Anyone who writes regularly will be familiar with the fear factor an expectation to repeatedly produce remarkable content can bring. In a previous post, I wrote about 22 GIFs demonstrating the trials and tribulations content writers face, which I am sure you can relate to. 

In my quest for inspiration and advice on how to improve my writing, I came across the article below offering five top writing tips by Paula Hawkins. 

Paula Hawkins’s psychological thriller The Girl on the Train is a literary sensation: it has sold over 20 million copies, has topped the bestseller lists around the world, and has been made into a film starring Emily Blunt.

While these tips are for book authors, they are also relevant for content writers too. 

  1. Be ambitious - In the crowded online space, your content needs to be ambitious and remarkable to get noticed. 
  2. Write the best book you can. Tell the story you want to tell  - If you try to be something you are not, or write in a way that isn't your style, the disconnect is obvious; especially on a blog, where your posts are typically laid out in one feed.
  3. Avoid distractions: you need to get off Twitter - I would widen this to social in general. Procrastination is not your friend, and if you are struggling to get your teeth into your latest blog post, it is all too tempting to get side tracked by your Facebook feed.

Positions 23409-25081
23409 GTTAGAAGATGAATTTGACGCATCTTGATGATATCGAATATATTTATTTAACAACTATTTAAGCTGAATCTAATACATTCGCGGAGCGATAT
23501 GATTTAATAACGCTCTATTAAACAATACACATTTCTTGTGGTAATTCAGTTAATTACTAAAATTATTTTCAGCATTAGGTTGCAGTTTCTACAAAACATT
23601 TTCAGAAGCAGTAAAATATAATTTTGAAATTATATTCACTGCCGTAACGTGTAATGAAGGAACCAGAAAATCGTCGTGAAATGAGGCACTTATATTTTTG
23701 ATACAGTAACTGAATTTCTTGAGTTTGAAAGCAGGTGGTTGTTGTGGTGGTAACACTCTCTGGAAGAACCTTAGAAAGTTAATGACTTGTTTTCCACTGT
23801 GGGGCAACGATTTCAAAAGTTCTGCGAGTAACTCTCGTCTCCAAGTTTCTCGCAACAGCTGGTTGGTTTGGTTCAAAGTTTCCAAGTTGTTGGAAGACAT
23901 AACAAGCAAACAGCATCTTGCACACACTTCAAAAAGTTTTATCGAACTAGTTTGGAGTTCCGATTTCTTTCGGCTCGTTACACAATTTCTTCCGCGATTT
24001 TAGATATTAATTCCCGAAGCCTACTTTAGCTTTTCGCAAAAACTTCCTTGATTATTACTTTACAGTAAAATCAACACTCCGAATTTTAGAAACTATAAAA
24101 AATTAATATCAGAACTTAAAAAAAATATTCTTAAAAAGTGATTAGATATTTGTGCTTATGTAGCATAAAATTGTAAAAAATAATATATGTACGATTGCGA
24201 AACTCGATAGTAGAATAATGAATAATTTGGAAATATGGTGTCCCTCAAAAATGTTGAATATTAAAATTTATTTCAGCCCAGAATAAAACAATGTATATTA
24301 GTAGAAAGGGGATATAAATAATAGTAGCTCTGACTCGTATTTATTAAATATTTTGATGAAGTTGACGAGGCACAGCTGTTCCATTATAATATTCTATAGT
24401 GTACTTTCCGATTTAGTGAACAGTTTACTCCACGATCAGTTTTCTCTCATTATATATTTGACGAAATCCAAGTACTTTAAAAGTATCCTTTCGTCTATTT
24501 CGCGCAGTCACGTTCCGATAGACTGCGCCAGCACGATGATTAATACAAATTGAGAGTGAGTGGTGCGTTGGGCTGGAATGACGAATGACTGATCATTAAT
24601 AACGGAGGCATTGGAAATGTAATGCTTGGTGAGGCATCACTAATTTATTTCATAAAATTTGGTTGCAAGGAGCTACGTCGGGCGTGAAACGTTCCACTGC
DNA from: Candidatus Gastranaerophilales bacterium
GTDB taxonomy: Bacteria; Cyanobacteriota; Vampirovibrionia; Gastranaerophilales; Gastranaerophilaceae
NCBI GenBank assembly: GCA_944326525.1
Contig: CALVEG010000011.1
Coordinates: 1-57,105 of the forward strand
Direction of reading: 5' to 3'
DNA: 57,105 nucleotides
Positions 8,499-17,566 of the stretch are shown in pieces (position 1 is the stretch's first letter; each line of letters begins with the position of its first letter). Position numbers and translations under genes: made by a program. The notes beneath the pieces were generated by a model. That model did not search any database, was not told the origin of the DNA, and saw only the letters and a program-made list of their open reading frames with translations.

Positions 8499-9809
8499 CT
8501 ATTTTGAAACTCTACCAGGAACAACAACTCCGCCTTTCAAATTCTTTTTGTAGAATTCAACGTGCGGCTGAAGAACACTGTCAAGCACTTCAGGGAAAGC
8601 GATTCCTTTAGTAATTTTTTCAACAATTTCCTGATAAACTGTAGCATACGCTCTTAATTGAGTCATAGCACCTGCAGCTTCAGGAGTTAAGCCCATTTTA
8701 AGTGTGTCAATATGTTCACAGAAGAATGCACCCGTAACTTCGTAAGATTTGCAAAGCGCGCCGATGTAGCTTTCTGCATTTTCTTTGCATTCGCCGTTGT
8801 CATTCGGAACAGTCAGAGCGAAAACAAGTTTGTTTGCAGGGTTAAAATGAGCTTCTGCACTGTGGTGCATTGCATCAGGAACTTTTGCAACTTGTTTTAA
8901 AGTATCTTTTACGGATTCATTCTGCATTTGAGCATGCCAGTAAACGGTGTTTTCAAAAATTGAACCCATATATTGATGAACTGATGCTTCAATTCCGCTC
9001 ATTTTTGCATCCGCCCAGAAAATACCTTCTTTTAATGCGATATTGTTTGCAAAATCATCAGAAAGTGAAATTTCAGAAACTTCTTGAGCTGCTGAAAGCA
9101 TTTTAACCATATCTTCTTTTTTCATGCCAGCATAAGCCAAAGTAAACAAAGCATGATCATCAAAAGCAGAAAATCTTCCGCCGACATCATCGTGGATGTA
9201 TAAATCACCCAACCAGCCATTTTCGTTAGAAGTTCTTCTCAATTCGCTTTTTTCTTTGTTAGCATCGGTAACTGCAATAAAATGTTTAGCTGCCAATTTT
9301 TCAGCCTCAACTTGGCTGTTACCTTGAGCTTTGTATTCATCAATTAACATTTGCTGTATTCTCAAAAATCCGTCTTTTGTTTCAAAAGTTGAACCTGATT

4. When feeling disillusioned, re-read the books that make you want to be a better writer - My defaults if I lack inspiration are: HubSpot, Marcus Sheridan, Square 2 Marketing and inbound.org. I can always find an article or some great tips which offer me inspiration and motivation. 
  5. Luxuriate in the writing. It’s the best part of the job - it took me a while to come to terms with Emily's final tip. Getting to spend the day writing feels too indulgent to be work; having come from a background where writing was my hobby, so I guess it is a luxury to get paid to write. 


I am very much looking forward to seeing how Paula has put these five writing tips to practice in her latest novel Into the Water.